Howshar v. Larimer County Department of Human/Social Services et al

Filing 36

ORDER granting 27 Motion to Dismiss for Lack of Jurisdiction by Magistrate Judge Michael E. Hegarty on 17 November 2022. DHS is dismissed based on sovereign immunity. Plaintiff's claims against Ms. Lorenzen are dismissed based on qualified immunity. The Ex parte Young doctrine does not apply to either Defendant. Given the nature of the defects, the Court finds that granting leave to file an amended complaint would be futile. The Clerk of the Court shall close this case.(cmadr, )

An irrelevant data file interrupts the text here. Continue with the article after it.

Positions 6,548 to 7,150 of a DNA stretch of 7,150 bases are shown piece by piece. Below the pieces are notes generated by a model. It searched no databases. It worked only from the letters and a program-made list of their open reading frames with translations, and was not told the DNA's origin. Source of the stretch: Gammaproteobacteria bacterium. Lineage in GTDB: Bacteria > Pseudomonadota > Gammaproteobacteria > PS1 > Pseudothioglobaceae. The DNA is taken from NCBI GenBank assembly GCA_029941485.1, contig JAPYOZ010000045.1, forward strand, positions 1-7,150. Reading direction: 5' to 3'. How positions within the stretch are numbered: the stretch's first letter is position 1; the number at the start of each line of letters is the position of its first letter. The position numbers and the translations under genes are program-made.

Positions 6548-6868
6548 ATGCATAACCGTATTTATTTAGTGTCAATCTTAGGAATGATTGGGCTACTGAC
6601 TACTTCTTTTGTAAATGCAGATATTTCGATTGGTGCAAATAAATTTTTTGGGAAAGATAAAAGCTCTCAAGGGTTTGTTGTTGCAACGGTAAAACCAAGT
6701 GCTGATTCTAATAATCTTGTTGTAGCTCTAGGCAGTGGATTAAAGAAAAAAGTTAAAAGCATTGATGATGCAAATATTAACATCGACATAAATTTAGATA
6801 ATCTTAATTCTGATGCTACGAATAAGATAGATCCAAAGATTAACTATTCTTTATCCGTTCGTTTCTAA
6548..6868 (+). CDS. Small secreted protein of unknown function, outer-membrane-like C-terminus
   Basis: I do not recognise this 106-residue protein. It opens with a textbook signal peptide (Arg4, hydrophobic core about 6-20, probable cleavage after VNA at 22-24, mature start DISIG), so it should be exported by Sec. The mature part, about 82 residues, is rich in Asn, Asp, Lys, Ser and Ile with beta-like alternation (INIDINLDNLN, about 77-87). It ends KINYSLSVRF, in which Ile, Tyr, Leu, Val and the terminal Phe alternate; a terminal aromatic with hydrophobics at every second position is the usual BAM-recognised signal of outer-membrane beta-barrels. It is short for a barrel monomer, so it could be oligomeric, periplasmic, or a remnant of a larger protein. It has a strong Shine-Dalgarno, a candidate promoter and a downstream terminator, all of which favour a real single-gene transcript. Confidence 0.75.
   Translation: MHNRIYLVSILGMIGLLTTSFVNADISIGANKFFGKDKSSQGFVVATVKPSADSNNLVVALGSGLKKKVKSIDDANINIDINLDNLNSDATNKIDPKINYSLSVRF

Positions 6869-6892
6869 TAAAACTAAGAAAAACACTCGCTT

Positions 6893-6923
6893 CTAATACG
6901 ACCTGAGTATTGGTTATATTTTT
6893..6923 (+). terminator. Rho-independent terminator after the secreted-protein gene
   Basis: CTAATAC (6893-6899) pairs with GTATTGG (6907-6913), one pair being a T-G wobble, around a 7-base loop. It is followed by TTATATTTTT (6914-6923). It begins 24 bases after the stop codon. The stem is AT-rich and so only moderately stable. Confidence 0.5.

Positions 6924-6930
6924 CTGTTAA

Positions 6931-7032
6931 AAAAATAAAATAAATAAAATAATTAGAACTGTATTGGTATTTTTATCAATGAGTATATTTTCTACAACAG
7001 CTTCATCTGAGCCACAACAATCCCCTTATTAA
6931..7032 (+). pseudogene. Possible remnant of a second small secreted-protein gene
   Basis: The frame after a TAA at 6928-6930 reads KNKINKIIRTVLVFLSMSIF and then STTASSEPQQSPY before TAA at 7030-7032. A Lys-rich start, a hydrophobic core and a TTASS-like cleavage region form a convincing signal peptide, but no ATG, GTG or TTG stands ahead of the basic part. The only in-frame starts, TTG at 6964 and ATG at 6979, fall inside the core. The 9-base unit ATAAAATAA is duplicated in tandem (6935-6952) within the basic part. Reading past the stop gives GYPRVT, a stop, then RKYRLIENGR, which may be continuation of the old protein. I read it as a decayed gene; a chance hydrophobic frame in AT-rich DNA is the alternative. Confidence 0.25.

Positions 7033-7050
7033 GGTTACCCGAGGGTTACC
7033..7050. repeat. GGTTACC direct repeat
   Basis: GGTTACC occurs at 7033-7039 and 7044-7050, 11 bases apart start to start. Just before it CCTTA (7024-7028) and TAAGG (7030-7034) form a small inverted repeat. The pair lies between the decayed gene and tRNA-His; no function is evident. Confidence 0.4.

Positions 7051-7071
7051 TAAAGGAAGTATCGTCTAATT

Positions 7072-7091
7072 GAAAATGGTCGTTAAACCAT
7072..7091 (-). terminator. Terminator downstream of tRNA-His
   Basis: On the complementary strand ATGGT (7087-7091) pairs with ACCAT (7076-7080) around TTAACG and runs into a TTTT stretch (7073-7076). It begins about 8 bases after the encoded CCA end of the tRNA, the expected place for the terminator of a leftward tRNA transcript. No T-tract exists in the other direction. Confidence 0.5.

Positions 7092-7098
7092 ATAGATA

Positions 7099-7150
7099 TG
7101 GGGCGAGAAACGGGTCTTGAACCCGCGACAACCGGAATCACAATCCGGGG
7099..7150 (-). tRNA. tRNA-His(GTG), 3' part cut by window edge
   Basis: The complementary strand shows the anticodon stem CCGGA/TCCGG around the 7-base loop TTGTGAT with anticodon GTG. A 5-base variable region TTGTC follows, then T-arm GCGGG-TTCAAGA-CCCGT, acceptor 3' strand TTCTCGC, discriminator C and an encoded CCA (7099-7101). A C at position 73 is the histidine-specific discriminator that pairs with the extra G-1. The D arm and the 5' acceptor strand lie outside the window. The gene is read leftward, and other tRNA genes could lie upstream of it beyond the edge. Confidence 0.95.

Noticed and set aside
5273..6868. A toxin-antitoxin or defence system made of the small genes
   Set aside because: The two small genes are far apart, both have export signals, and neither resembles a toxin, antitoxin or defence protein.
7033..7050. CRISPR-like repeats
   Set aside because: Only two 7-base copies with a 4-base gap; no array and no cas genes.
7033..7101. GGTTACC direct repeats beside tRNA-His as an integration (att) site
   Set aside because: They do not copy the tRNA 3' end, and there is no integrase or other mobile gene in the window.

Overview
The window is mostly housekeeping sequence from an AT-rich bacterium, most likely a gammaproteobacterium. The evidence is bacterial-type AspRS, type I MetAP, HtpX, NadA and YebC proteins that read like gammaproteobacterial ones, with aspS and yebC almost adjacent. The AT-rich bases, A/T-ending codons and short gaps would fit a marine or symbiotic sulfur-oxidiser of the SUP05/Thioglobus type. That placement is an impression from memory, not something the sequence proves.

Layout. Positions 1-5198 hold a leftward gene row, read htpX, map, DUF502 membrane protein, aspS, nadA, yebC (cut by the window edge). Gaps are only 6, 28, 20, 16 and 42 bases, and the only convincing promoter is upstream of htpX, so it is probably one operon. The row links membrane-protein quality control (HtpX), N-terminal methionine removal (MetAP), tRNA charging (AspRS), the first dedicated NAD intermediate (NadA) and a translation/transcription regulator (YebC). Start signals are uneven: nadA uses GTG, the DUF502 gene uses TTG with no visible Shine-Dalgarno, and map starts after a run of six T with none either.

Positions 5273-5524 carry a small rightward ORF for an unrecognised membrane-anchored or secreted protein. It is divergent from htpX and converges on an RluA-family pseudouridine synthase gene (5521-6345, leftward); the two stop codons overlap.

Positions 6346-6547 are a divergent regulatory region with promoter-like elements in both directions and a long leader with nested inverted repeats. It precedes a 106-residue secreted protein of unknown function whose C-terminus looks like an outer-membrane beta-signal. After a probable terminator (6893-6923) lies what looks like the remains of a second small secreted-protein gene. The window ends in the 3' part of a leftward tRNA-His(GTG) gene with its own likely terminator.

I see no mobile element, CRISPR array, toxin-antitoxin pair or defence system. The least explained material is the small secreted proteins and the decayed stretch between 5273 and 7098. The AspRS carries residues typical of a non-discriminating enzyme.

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Case 1:22-cv-01447-MEH Document 36 Filed 11/17/22 USDC Colorado Page 1 of 11 IN THE UNITED STATES DISTRICT COURT FOR THE DISTRICT OF COLORADO Civil Action No. 22-cv-01447-MEH MARK HOWSHAR, Plaintiff, v. LARIMER COUNTY DEPARTMENT OF HUMAN/SOCIAL SERVICES, and MICHELLE LORENZEN, Defendants. ORDER Michael E. Hegarty, United States Magistrate Judge. Before the Court is Defendants’ Motion to Dismiss. ECF 27. For the reasons that follow, the Motion is granted. BACKGROUND This lawsuit concerns the placement of Plaintiff Mark Howshar (“Plaintiff”) on the Comprehensive Child Welfare Information System (“TRAILS”) as a person responsible for an incident of child abuse or neglect, by Defendants Larimer Country Department of Human/Social Services and its employee, Michelle Lorenzen (“Defendants”). The Court construes Defendants as making a facial attack on jurisdiction, and therefore, it assumes as true Plaintiff’s allegations. On June 8, 2021, Defendants filed a dependency and neglect case with the district court for Larimer County. ECF 1-2. In that case, Plaintiff was considered a “special respondent” because his wife, Ms. Howshar, was alleged to have engaged in mistreatment or abuse of her daughter. Id. A jury trial commenced on August 31, 2021, and the jury found that Plaintiff’s wife did not subject her child to mistreatment or abuse. ECF 1-3. The People of the State of Colorado filed a motion Case 1:22-cv-01447-MEH Document 36 Filed 11/17/22 USDC Colorado Page 2 of 11 for judgment notwithstanding the verdict, pursuant to C.R.C.P. 59, or a motion for new trial. ECF 1-4. The court found that “[b]ased on Mother’s evidence and considering that evidence in the light most favorable to her (that the children lied and that Father caused [Ms. Howshar’s daughter] to lie), this Court, and no reasonable person properly applying the law, can reach any conclusion other than that the Child’s environment is injurious to her welfare.” ECF 1-5 at 4. Ms. Howshar appealed the lower court’s judgement, and the Colorado Court of Appeals reversed. ECF 1-7. On or about July 21, 2021, Plaintiff received a letter from Defendants informing him that Plaintiff’s name will be placed in TRAILS. ECF 1-1. Plaintiff appealed the TRAILS designation, and his appeal was dismissed. Compl. at 4; ECF 1. For his Claim for Relief, Plaintiff alleges that Defendants performed their child protection duties in a way that infringed Plaintiff’s rights under the Constitution by wrongfully naming him in TRAILS. Compl. at 5; ECF 1. On the basis of that allegation, he brings a due process claim pursuant to 42 U.S.C. § 1983. Id. at ¶ 35 LEGAL STANDARDS I. Fed. R. Civ. P. 12(b)(1) Rule 12(b)(1) empowers a court to dismiss a complaint for lack of subject matter jurisdiction. Dismissal under it is not a judgment on the merits of a plaintiff’s case, but only a determination that the court lacks authority to adjudicate the matter. Butler v. Kempthorne, 532 F.3d 1108, 1110 (10th Cir. 2008) (recognizing federal courts are courts of limited jurisdiction and “there is a presumption against our jurisdiction”). A court lacking jurisdiction “must dismiss the cause at any stage of the proceeding in which it becomes apparent that jurisdiction is lacking.” Full Life Hospice, LLC v. Sebelius, 709 F.3d 1012, 1016 (10th Cir. 2013). A motion to dismiss under Rule 12(b) “admits all well-pleaded facts in the complaint as distinguished from conclusory allegations.” Smith v. Plati, 258 F.3d 1167, 1174 (10th Cir. 2001). Plaintiff bears the burden of 2 Case 1:22-cv-01447-MEH Document 36 Filed 11/17/22 USDC Colorado Page 3 of 11 establishing that this Court has jurisdiction to hear his claims. Pueblo of Jemez v. U.S., 790 F.3d 1143, 1151 (10th Cir. 2015). Generally, Rule 12(b)(1) motions to dismiss for lack of subject matter jurisdiction take two forms: First, a facial attack on the complaint’s allegations as to subject-matter jurisdiction questions the sufficiency of the complaint. In reviewing a facial attack on the complaint, a district court must accept the allegations in the complaint as true. Second, a party may go beyond allegations contained in the complaint and challenge the facts upon which subject-matter jurisdiction depends. When reviewing a factual attack on subject-matter jurisdiction, a district court may not presume the truthfulness of the complaint’s factual allegations. A court has wide discretion to allow affidavits, other documents, and a limited evidentiary hearing to resolve disputed jurisdictional facts under Rule 12(b)(1). In such instances, a court’s reference to evidence outside the pleadings does not convert the motion to a Rule 56 motion. Holt v. U.S., 46 F.3d 1000, 1002-03 (10th Cir. 1995); see also Pueblo of Jemez, 790 F.3d at 1148 n.4. II. Fed. R. Civ. P. 12(b)(6) The purpose of a motion to dismiss under Fed. R. Civ. P. 12(b)(6) is to test the sufficiency of a plaintiff’s complaint. Sutton v. Utah State Sch. for the Deaf & Blind, 173 F.3d 1226, 1236 (10th Cir. 2008). “To survive a motion to dismiss, a complaint must contain sufficient factual matter, accepted as true, to ‘state a claim to relief that is plausible on its face.’” Iqbal, 556 U.S. at 678 (quoting Bell Atl. Corp. v. Twombly, 550 U.S. 544, 570 (2007)). Plausibility, in the context of a motion to dismiss, means that the plaintiff pleaded facts that allow “the court to draw the reasonable inference that the defendant is liable for the misconduct alleged.” Iqbal, 556 U.S. at 678. Twombly requires a two-prong analysis. First, a court must identify “the allegations in the complaint that are not entitled to the assumption of truth,” that is, those allegations which are legal conclusions, bare assertions, or merely conclusory. Iqbal, 556 U.S. at 679–80. Second, a court must consider the factual allegations “to determine if they plausibly suggest an entitlement to 3 Case 1:22-cv-01447-MEH Document 36 Filed 11/17/22 USDC Colorado Page 4 of 11 relief.” Id. at 681. If the allegations state a plausible claim for relief, then the claim survives the motion to dismiss. Id. at 680. Plausibility refers “to the scope of the allegations in a complaint: if they are so general that they encompass a wide swath of conduct, much of it innocent, then the plaintiffs ‘have not nudged their claims across the line from conceivable to plausible.’” S.E.C. v. Shields, 744 F.3d 633, 640 (10th Cir. 2014) (quoting Khalik v. United Air Lines, 671 F.3d 1188, 1191 (10th Cir. 2012)). “The nature and specificity of the allegations required to state a plausible claim will vary based on context.” Safe Streets All. v. Hickenlooper, 859 F.3d 865, 878 (10th Cir. 2017) (quoting Kan. Penn Gaming, LLC v. Collins, 656 F.3d 1210, 1215 (10th Cir. 2011)). Thus, while the Rule 12(b)(6) standard does not require that a plaintiff establish a prima facie case in a complaint, the elements of each alleged cause of action may help to determine whether the plaintiff has set forth a plausible claim. Khalik, 671 F.3d at 1191. However, “[t]hreadbare recitals of the elements of a cause of action, supported by mere conclusory statements, do not suffice.” Iqbal, 556 U.S. at 678. The complaint must provide “more than labels and conclusions” or merely “a formulaic recitation of the elements of a cause of action,” so that “courts ‘are not bound to accept as true a legal conclusion couched as a factual allegation.’” Twombly, 550 U.S. at 555 (quoting Papasan v. Allain, 478 U.S. 265, 286 (1986)). “Determining whether a complaint states a plausible claim for relief will . . . be a context-specific task that requires the reviewing court to draw on its judicial experience and common sense.” Iqbal, 556 U.S. at 679. “[W]here the well-pleaded facts do not permit the court to infer more than the mere possibility of misconduct,” the complaint has made an allegation, “but it has not shown that the pleader is entitled to relief.” Id. (quotation marks and citation omitted). 4 Case 1:22-cv-01447-MEH Document 36 Filed 11/17/22 USDC Colorado Page 5 of 11 ANALYSIS Plaintiff alleges violation of his constitutional rights pursuant to the Fifth and Fourteenth Amendments and seeks to hold Defendants liable under Section 1983. Compl. at 6-7. Because the due process provisions of the Fifth Amendment only apply to Federal government actions, the Court will only consider Plaintiff’s due process violation claim under the Fourteenth Amendment. Koessel v. Sublette Cnty. Sheriff's Dep't, 717 F.3d 736, 748 n.2 (10th Cir. 2013). I. Eleventh Amendment Sovereign Immunity Defendants argue that Plaintiff pleads no wrongdoing for which DHS may be held liable under Section 1983. Mot. at 6-7. Generally speaking, a state may not be sued in federal court for damages, and that immunity extends to agencies that act as an arm of the state. Ambus v. Granite Bd. of Educ., 975 F.2d 1555, 1560 (10th Cir. 1992). Plaintiff argues that certain factors weigh in favor of not qualifying DHS as an arm of the state. Resp. at 5-8. However, federal courts have uniformly found that Colorado’s county-level departments of human services, as created by Colo. Rev. Stat. § 26-1-118(1), are arms of the state and therefore enjoy Eleventh Amendment sovereign immunity. E.g., Goodwin v. Connell, 376 F. Supp. 3d 1133 (D. Colo. 2019); Schwartz v. Jefferson Cnty. Dep’t of Human Servs., No. 09-cv-00915-WJM, 2011 WL 1843309, at *2 (D. Colo. May 16, 2011). Indeed, this Court has also found that county-level human services departments qualify as arms of the state for purposes of Eleventh Amendment immunity. Wise v. Arapahoe Cty. Dep’t of Hum. Servs., No. 20-cv-1952-MEH, 2021 WL 981318, at * 6 (D. Colo. March 16, 2021). Plaintiff cites no contrary case law, changed circumstances, or reasoned argument to alter this conclusion. Given the consistent, recent, and on-point case law, the Court finds DHS has Eleventh Amendment immunity. As such, Plaintiff’s claim against it is dismissed pursuant to Rule 12(b)(1) 5 Case 1:22-cv-01447-MEH Document 36 Filed 11/17/22 USDC Colorado Page 6 of 11 for lack of subject matter jurisdiction. Crone v. Dep’t of Human Servs., No. 11-cv-02270-WJMCBS, 2012 WL 5832438, at *9 (D. Colo. Oct. 5, 2012). II. Qualified Immunity Defendants also argue that that Plaintiff pleads no wrongdoing for which Ms. Lorenzen may be held liable under Section 1983. Mot. at 8. Government officials like Ms. Lorenzen are entitled to qualified immunity so long as their conduct does not violate another’s clearly established constitutional rights. Schwartz v. Booker, 702 F.3d 573, 579 (10th Cir. 2012). Here, Plaintiff asserts that Ms. Lorenzen violated his clearly established constitutional rights by naming Plaintiff in TRAILS “[d]espite [an] astounding lack of supporting evidence, and abundance of contradictory evidence.” Resp. at 9. To support his assertion, Plaintiff cites Snell v. Tunnel, 920 F.2d 673 (10th Cir. 1990) and Franks v. Delaware, 438 U.S. 154 (1978). Resp. at 9. In fact, the Snell court recognized that “several cases arising under a variety of constitutional theories have granted qualified immunity to those investigating claims of child abuse or neglect when there were circumstances which made it appear that the children were in danger and there was evidentiary support for such an assessment.” 920 F.2d at 697. Here, the Defendants were investigating claims of child abuse and neglect in light of evidence that Ms. Howshar’s child lived in a dangerous environment. See ECF 1-2 at 5-10 (investigation report attached to the Complaint). When Defendants filed their dependency and neglect case with the district court, they provided a detailed report of the dangerous home environment cultivated by Ms. Howshar and Plaintiff. Id. Among many, the report included allegations that Plaintiff had choked Ms. Howshar’s child, he “screams a lot and says ‘mean’ words to” the child, and he “engages in verbal abuse and bullying.” Id. at 57. In some instances, when a plaintiff alleges a due process violation, a plaintiff might state a claim that will not be dismissed on qualified immunity grounds if the defendant social workers 6 Case 1:22-cv-01447-MEH Document 36 Filed 11/17/22 USDC Colorado Page 7 of 11 demonstrated “malice or improper motives.” Doe v. Hennepin Cnty., 858 F.2d 1325, 1329 (8th Cir. 1988). Here, Plaintiff does not allege malicious or improper motives, but simply deliberate “mishandling” of the TRAILS designation. Resp. at 11. Therefore, under the case law, Ms. Lorenzen is entitled to qualified immunity. That said, it is the Plaintiff who bears the burden of showing that (1) Ms. Lorenzen’s conduct violated his constitutional rights, and (2) his violated right was clearly established at the time of the Ms. Lorenzen’s unlawful conduct. T.D. v. Patton, 868 F.3d 1209, 1220 (10th Cir. 2017). “For a law to be clearly established, it must not be defined ‘at too high a level of generality.’” Finch v. Rapp, 38 F.4th 1234, 1242 (10th Cir. 2022) (citing City of Tahlequah, Oklahoma v. Bond, 142 S. Ct. 9, 11 (2021)). The Supreme Court has recently stated that “’[t]he dispositive question is “whether the violative nature of particular conduct is clearly established.”’ . . . . ‘[I]n the light of pre-existing law,’ the unlawfulness of the officer’s conduct ‘must be apparent.’” Ziglar v. Abbasi, 137 S. Ct. 1843, 1866–67 (2017) (citations omitted) (emphasis in original). Both Snell and Franks considered the use of false information to conduct a government search or seizure, where plaintiff alleged a Fourth Amendment violation. Snell, 920 F.2d at 676; Franks, 438 U.S. at 156-57. Plaintiff also cites Anderson v. Creighton, which similarly involves a violation of a plaintiff’s Fourth Amendment rights. 483 U.S. 635, 636-37 (1987). While Plaintiff asserts that Ms. Lorenzen used false information in support of her TRAILS entry, Plaintiff provides no basis for the Court to apply the standards set forth in Snell, Franks, and Anderson to the facts of the present case. In those cases, the “clearly established right” contemplated by the Court was the right to be free from unreasonable searches and seizures. Anderson, 483 U.S. at 640; Franks 438 U.S. at 164-65; Snell, 920 F.2d at 699-700. Here, Plaintiff asserts a right to be free from being entered into TRAILS unless an investigating social worker has some amount of evidence more 7 Case 1:22-cv-01447-MEH Document 36 Filed 11/17/22 USDC Colorado Page 8 of 11 than Ms. Lorenzen had in this case. See Resp. at 10. The Court has identified no cases finding a clearly established right not to have one’s name entered on a child abuse information system under similar facts. See Powell v. Johnson, No. 3:11-CV-1432 GTS/DEP, 2012 WL 4052261, at *3 (N.D.N.Y. Jan. 9, 2012), report and recommendation adopted, No. 3:11-CV-1432 GTS/DEP, 2012 WL 4052223 (N.D.N.Y. Sept. 13, 2012) (plaintiff alleged her due process rights were violated when an investigation of a false claim of child abuse was conducted and her name was reported to New York State's central register of suspected child abusers; court found no such clearly established right). See also Edwards v. Williams, 170 F. Supp. 2d 727, 735–36 (E.D. Ky. 2001) (stating and citing numerous cases that it was objectively reasonable for the defendants, in light of prior case law, to conclude that their allegedly flawed investigations into abuse allegations were consistent with the plaintiff’s clearly established rights); Cf. Brokaw v. Mercer Cnty., 235 F.3d 1000, 1023 (7th Cir. 2000) (collecting cases) (“[S]ocial workers and other state actors who cause a child’s removal are entitled to qualified immunity because the alleged constitutional violation will rarely if ever be clearly established.”). Finally, Plaintiff has alleged no concrete harm that has arisen from his name being in the TRAILS system. The closest he comes to this is the allegation that inclusion “can severely affect professional and personal opportunities.” Compl. at 6; ECF 1. “[T]o establish ‘a liberty interest sufficient to implicate the [F]ourteenth [A]mendment safeguards, the individual must be not only stigmatized but also stigmatized in connection with a denial of a right or status previously recognized under state law.’” Chabad Chayil, Inc. v. Sch. Bd. of Miami-Dade Cnty., Fla., 48 F.4th 1222, 1234 (11th Cir. 2022). “For a plaintiff to prevail on a claim that the government has violated the Due Process Clause by damaging its reputation, that plaintiff must satisfy the ‘stigma-plus standard. That standard requires the plaintiff to demonstrate both ‘(1) governmental defamation and (2) an alteration in legal status.’ Nixon v. City and Cty. of Denver, 784 F.3d 1364, 1368 (10th 8 Case 1:22-cv-01447-MEH Document 36 Filed 11/17/22 USDC Colorado Page 9 of 11 Cir.2015) (quoting Guttman v. Khalsa, 669 F.3d 1101, 1125 (10th Cir.2012)).” Martin Marietta Materials, Inc. v. Kansas Dep't of Transp., 810 F.3d 1161, 1184 (10th Cir. 2016). Finding a potential due process violation here would require a high level of generality forbidden by the Tenth Circuit and United States Supreme Court. Therefore, the Court finds that Plaintiff has not met his burden in challenging Ms. Lorenzen’s entitlement to qualified immunity. Plaintiff’s claim against her is dismissed. III. Injunctive Relief The final issue before the Court is whether Plaintiff may still seek equitable relief from Defendants in this case, despite the Court’s finding of Eleventh Amendment immunity for DHS and qualified immunity for Ms. Lorenzen. For purposes of the foregoing analysis, the Court will assume Ms. Lorenzen is likewise entitled to Eleventh Amendment immunity in her official capacity. As Defendants acknowledge in their initial Motion, the Ex parte Young doctrine, 209 U.S. 123 (1908,) allows a plaintiff to seek equitable relief from state officials in their official capacities even if those officials are protected by Eleventh Amendment immunity. See Williams v. Utah Dep't of Corr., 928 F.3d 1209, 1214 (10th Cir. 2019); see also Mot at 9. Here, Plaintiff seeks injunctive relief and asks the Court to order Plaintiff’s information be removed from TRAILS. Compl. at 7. The Tenth Circuit prescribes the following four requirements for the Ex parte Young exception to apply: “(1) the plaintiffs are suing state officials, rather than the state itself; (2) the plaintiffs have alleged a non-frivolous violation of federal law; (3) the plaintiffs seek prospective equitable relief, rather than retroactive monetary relief from the state treasury; and (4) the suit does not implicate ‘special sovereignty interests.’” Lewis v. New Mexico Dep't of Health, 261 F.3d 970, 975 (10th Cir. 2001) (quoting Elephant Butte Irr. Dist. of New Mexico v. Dep't of Interior, 160 F.3d 602, 609 (10th Cir. 1998)). Here, the Ex parte Young exception does not apply to Plaintiff’s 9 Case 1:22-cv-01447-MEH Document 36 Filed 11/17/22 USDC Colorado Page 10 of 11 claims against DHS, because it is the state itself. Ms. Lorenzen, however, is a state official and may be subject to the injunctive relief Plaintiff seeks. See Compl. at 1, 7. Therefore, the next issue is whether Plaintiff alleges a non-frivolous violation of federal law. Here, Plaintiff alleges Ms. Lorenzen violated his constitutional rights by entering his name in TRAILS and should be held liable under Section 1983. Compl. at 5. Even though Plaintiff has not adequately pleaded that Ms. Lorenzen violated a clearly established constitutional right, alleging a non-frivolous due process violation is less rigorous. See Bell v. Hood, 327 U.S. 678, 682-83 (1946) (holding that “a suit may sometimes be dismissed for want of jurisdiction where the alleged claim under the Constitution or federal statutes clearly appears to be immaterial and made solely for the purpose of obtaining jurisdiction or where such a claim is wholly insubstantial and frivolous.”). Here, Plaintiff broadly alleges a violation of his Fourteenth Amendment rights but does not cite any specific federal laws that Ms. Lorenzen violated by naming him in TRAILS with the information she had available. He contends that Ms. Lorenzen “would not be able to fashion a truthful and justifiable designation without relying on known false allegations, or deliberately disregarding the information obtained,” but provides no federal law that would define how Ms. Lorenzen ought to proceed when naming an individual in TRAILS. Resp. at 10. Moreover, Plaintiff’s allegations are materially distinguishable from the cases he cites, which applied the Ex parte Young doctrine and found that those plaintiffs alleged a non-frivolous violation of federal law. See Lewis v. New Mexico Dep't of Health, 261 F.3d 970, 976-77 (10th Cir. 2001) (alleging “state officials have failed to process their applications for waiver services in the manner required by [42 U.S.C. § 1396a(a)(8)].”); see also Elephant Butte Irr. Dist., 160 F.3d at 611 (alleging a violation of 43 U.S.C. § 501.). Therefore, the Court finds that the Ex parte Young exception does not apply to this case. 10 Case 1:22-cv-01447-MEH Document 36 Filed 11/17/22 USDC Colorado Page 11 of 11 CONCLUSION Accordingly, Defendant’s Motions to Dismiss [filed August 22, 2022; ECF 27] is granted. DHS is dismissed based on sovereign immunity. Plaintiff’s claims against Ms. Lorenzen are dismissed based on qualified immunity. The Ex parte Young doctrine does not apply to either Defendant. Given the nature of the defects, the Court finds that granting leave to file an amended complaint would be futile. The Clerk of the Court shall close this case. Dated at Denver, Colorado, this 17th day of November, 2022. BY THE COURT: Michael E. Hegarty United States Magistrate Judge 11